The People’s Army is hard at work, repairing sanitation infrastructure.
Three months into Operation Vaal River, army engineers and troops have made significant progress in rehabilitating the Vaal River System (VRS).
Lieutenant General Lindile Yam (centre) is surrounded by fellow troops during his visit to the Sebokeng Waste Water Treatment Works
Technical teams comprising of engineers and other members of the South African National Defence Force (SANDF) have been camping in Emfuleni Local Municipality since November last year.
The army is here to assist the municipality with its sanitation infrastructure, with a particular focus on repairing pump stations and working on Waste Water Treatment Works (WWTW) to stop sewer spillages into the Vaal River System.
To monitor progress on the year-long project, the Chief of the Army, Lieutenant General Lindile Yam on Wednesday (06 February 2019) visited Operation Vaal River and landed by chopper outside municipal water reservoirs in Vanderbijlpark.
The Army Chief was rushed to a closed briefing on the status of the operation and later began a tour to witness the work of his engineers and troops in different sanitation facilities of the municipality.
Lieutenant General Yam was driven to the Boitumelo Pump Station, which is now fully operational after it collapsed and spilled sewerage into the nearby yards and homes.
He also visited the Sebokeng Waste Water Treatment Works where the army has successfully cleaned and repaired part of the facility, Module 3B, which will soon be commissioned.
The tour ended at the Emerald Pump Station in Vanderbijlpark where the Army Chief was shown sewerage which had overflowed into reserve areas of the facility.
Accompanied by Major General Thembelani Xundu and Colonel Andries Mahapa, the Army Chief ended his visit with a press briefing at the Army Media Centre located in Emfuleni Local Municipality offices at the OK Building in Vanderbijlpark.
Lieutenant General Yam announced retired engineers from the army had volunteered to return to work and contribute their skills to Operation Vaal River.
“It is criminal that our own people in this area have been allowed to live in feces (faeces) for this long time, but that is a matter that it going to be sorted out by the leadership over time,” he said.
The Army Chief said their business was to stay out of politics and execute the instruction of the Commander in Chief.
“Let’s do the work, and ensure where possible, that by the end of this year or even earlier, the people of this area can go to the river and enjoy the water, without any fear,” the Army Chief instructed his troops.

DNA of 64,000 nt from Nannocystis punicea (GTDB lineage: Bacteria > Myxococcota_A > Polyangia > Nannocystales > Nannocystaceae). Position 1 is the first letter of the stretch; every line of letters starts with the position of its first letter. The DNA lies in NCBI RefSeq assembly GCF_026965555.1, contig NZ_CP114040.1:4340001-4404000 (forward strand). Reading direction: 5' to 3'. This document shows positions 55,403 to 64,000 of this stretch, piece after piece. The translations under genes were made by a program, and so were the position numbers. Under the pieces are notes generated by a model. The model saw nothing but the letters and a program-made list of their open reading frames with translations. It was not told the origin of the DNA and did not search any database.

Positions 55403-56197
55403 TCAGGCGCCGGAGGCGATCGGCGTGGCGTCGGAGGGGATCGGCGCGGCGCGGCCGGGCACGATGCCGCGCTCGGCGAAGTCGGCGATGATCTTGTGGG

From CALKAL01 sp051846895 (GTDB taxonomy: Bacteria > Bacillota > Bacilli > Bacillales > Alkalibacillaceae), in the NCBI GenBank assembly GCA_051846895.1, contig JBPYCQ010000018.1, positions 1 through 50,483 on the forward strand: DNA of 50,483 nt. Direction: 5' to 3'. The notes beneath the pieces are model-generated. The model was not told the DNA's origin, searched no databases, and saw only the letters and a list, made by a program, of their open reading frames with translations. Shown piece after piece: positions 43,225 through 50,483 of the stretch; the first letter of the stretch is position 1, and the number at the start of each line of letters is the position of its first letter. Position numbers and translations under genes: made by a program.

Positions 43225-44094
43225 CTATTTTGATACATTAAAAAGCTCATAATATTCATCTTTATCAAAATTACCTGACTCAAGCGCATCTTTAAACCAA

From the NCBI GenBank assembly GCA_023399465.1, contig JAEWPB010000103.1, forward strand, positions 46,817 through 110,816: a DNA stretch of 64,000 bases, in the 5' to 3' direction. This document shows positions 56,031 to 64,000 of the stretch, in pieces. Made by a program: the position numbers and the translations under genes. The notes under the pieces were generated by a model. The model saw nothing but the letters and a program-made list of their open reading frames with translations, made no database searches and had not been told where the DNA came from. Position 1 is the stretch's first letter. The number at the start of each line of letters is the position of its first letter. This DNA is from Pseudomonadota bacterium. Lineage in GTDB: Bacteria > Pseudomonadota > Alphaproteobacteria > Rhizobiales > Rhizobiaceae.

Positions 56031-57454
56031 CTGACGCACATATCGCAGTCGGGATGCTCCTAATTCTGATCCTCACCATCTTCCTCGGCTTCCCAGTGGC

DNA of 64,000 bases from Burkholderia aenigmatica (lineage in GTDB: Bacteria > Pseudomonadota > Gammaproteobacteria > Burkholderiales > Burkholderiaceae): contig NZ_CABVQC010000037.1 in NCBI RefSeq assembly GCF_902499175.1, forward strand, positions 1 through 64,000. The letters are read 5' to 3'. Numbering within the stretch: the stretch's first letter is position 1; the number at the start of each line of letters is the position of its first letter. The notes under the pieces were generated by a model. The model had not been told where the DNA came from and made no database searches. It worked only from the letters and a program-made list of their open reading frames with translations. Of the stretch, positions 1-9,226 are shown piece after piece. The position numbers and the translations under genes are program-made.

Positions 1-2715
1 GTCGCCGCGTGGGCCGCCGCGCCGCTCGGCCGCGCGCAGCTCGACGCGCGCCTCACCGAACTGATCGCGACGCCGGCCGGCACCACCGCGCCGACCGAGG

He also reminded the soldiers of the importance of completing the project successfully.
“Remember, this is a military operation, and you will executive this military operation up to the last objective without fail,” he said.
Lieutenant General Yam also promised to ensure that the army troops received all resources they needed to make their stay in the municipality a success, including vehicles and other needs.
Notes to Journalists
The SANDF technical teams have set up camp at the Vanderbijlpark reservoir where they will be based for the duration of the intervention. The army will also work hard to protect municipal infrastructure against theft and vandalism, which have cost the municipality millions in repairs and distribution losses over the years.
The deployment of the army in Emfuleni follows an announcement by the Finance Minister, Honourable Tito Mboweni during his medium-term budget policy speech last October that the military had been called in to assist with engineering and other expertise to resolve the crisis in the Vaal River System.
Aged municipal infrastructure has led to increased sewer spillages in the municipality in recent months, leaving residents frustrated and environmental activists fuming. The Defence Minister, Honourable Nosiviwe Mapisa-Nqakula, visited the municipality in November (Friday, 23rd November) and was accompanied on a tour of Sebokeng and Leeuwkuil Waste Water Treatment Works (WWTW) by the Deputy Minister of Cooperative Governance and Traditional Affairs, Honourable Obed Bapela.
Metsi-a-Lekoa, the municipality’s water division, remains intact and workers in the department will work with colleagues from the army. This will help transfer skills and knowledge and share information, history and ideas on rehabilitating the Vaal River System. This is a collaborative remedial effort by government, aimed at repairing, building and maintaining sanitation infrastructure to protect the Vaal River System.
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